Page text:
Israel has launched an offensive on the Gaza Strip, "Operation Protective Edge," as rocket fire continues from Gaza. On Tuesday, Israel struck over 50 targets killing an estimated five people after an estimated 80 rockets were launched into southern Israel. The Israeli military said it was preparing for a long battle against Hamas in the Gaza. The operation has begun with an aerial campaign and naval assaults, however officials have said a ground invasion would be possible, and the army has deployed troops to the border and called up 1,500 reservists. The escalation has come amid three weeks of increasing tensions from an exchange of fire and the abduction and killing of three Israeli teenagers and a Palestinian teen.
The United Nations has released a report highlighting the hardships facing Syria's female refugees. According to the United Nations, four-fifths of the estimated 2.8 million people who have fled Syria since the conflict broke out in March 2011 are women and children. Additionally, women are the sole providers for about a quarter of refugee families, about 145,000 families. Meanwhile, the U.S. ship Cape Ray, in the Mediterranean Sea, has begun the 60-day process to neutralize Syria's chemical weapons materials. However, the joint United Nations and Organization for the Prohibition of Chemical Weapons mission is looking into possible discrepancies in the Syrian government's initial declaration of its chemical weapons stockpile.
- Bahrain ordered Tom Malinowski, U.S. assistant secretary of state for human rights, to leave the country for interfering with internal affairs after meeting with the main opposition group, al-Wefaq.
- Facing criticism for delaying the next meeting of parliament for five weeks, Iraqi lawmakers scheduled the next session for June 13 as they struggle to form a government.
- Supreme Leader Ayatollah Ali Khamenei said Iran needs greater uranium enrichment capacity as talks with world powers over Tehran's nuclear program make little progress.
Arguments and Analysis
'The logic of violence in the Islamic State's war' (Stathis N. Kalyvas, The Washington Post)
"if the Islamic State ought to be characterized, it would be as a revolutionary (or radical) insurgent actor. These groups project a goal of radical political and social change; they are composed of a highly motivated core, recruit using ideological messages (although not all their recruits or collaborators are ideologically motivated - far from it) and tend to invest heavily in the indoctrination of their followers. They tend to prevail over their less effectively organized insurgent rivals (see the examples of the Eritrean People's Liberation Front or the Tamil Tigers in Sri Lanka), but their Achilles heel lies in their radical proclivities which often turn local populations against them if the opportunity arises, as happened in Iraq with al-Qaeda in Iraq. Revolutionary groups can appropriate a variety of other causes (nationalism, ethnic or sectarian identities), but their revolutionary identity is central and helps make sense of much of their activity. In that respect, we have much to learn from revisiting the action and strategy of the last generation of insurgent revolutionary actors, those of the Cold War."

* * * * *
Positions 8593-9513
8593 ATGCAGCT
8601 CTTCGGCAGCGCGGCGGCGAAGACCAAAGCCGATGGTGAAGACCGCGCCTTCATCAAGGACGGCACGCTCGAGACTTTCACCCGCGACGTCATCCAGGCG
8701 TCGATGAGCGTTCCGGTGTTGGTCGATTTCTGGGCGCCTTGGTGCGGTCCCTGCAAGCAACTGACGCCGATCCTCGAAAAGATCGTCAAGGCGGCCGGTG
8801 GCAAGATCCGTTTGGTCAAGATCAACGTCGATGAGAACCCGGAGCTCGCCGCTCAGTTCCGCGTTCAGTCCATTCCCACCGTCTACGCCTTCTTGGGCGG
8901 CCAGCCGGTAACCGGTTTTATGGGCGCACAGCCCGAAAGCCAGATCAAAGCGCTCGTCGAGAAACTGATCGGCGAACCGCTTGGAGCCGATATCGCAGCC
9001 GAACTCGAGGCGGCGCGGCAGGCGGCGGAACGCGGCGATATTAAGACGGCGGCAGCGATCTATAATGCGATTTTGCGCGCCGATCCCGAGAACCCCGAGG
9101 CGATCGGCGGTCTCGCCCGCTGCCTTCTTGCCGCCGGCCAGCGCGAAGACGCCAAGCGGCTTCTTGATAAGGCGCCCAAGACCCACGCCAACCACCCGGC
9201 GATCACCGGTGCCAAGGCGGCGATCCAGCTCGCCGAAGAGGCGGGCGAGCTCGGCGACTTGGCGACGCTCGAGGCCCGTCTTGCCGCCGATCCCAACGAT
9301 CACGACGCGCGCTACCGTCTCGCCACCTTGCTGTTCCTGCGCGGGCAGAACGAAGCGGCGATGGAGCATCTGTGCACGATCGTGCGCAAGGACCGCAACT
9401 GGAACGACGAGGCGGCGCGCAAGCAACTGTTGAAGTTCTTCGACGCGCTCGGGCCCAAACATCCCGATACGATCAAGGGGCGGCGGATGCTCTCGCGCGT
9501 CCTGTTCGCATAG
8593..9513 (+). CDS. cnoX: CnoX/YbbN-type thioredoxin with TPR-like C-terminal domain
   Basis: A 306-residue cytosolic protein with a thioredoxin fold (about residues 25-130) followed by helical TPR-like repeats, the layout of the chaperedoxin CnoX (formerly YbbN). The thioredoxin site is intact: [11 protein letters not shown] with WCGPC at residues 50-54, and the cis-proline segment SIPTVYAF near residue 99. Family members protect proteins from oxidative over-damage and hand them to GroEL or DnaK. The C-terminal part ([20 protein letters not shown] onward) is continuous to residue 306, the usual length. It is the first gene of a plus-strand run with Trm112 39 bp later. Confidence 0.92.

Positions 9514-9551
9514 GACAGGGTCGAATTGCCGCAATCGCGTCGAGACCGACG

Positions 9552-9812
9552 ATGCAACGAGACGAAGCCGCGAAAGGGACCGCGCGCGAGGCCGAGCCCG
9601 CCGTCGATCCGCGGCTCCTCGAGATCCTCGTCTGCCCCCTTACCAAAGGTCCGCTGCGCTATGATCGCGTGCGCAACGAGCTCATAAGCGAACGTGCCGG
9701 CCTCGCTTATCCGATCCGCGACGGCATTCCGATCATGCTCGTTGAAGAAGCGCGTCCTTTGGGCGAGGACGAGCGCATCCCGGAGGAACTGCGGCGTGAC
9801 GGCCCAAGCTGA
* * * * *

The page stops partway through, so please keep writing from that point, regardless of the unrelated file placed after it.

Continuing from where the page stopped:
'New President, Old Pattern of Sexual Violence, in Egypt' (Vickie Langohr, MERIP)
"Recent experience, however, provides many reasons for skepticism. Under four previous governments -- those of Mubarak, the Supreme Council of the Armed Forces, Mursi, and the nominally civilian rule of Mansour -- court cases brought by survivors of mass assault have been prosecuted only when the government could achieve some political gain, usually when government adversaries could plausibly be blamed for the assaults. In addition, state security tactics to quash protest since Mursi's overthrow have likely worsened harassment and may have decreased the chances of rescuing survivors from assault. Since August 2013, the Tahrir metro stop -- the city's busiest -- has been closed in order to prevent protesters from emerging directly into Tahrir. This closure has led to unprecedented crowding in other stations, facilitating the kind of sexual harassment which was already endemic on public transit. Crackdowns on most forms of street-level organizing led some of the activists who coordinate teams to rescue women from assault during Tahrir gatherings to suspend their work. The government will need to do much more than make small revisions to the criminal code and create new task forces to effectively combat public sexual violence."
'The Likud-Beytenu divorce has nothing to do with Gaza' (Raphael Ahren, The Times of Israel)
"On January 22, 2013, Liberman's Yisrael Beytenu party ran on a joint list with Prime Minister Benjamin Netanyahu's Likud. On Monday, Liberman dismantled that alliance, citing differences in opinion between him and Netanyahu over Israel's response to ongoing rocket fire from Gaza.
But in divorcing Likud, Liberman likely had his eyes on political machinations rather than military ones. By calling for a harsher response on Gaza, the foreign minister was able to score points with right-wing voters while also finding a convenient exit strategy from a partnership that had outlived its usefulness."
-- Mary Casey
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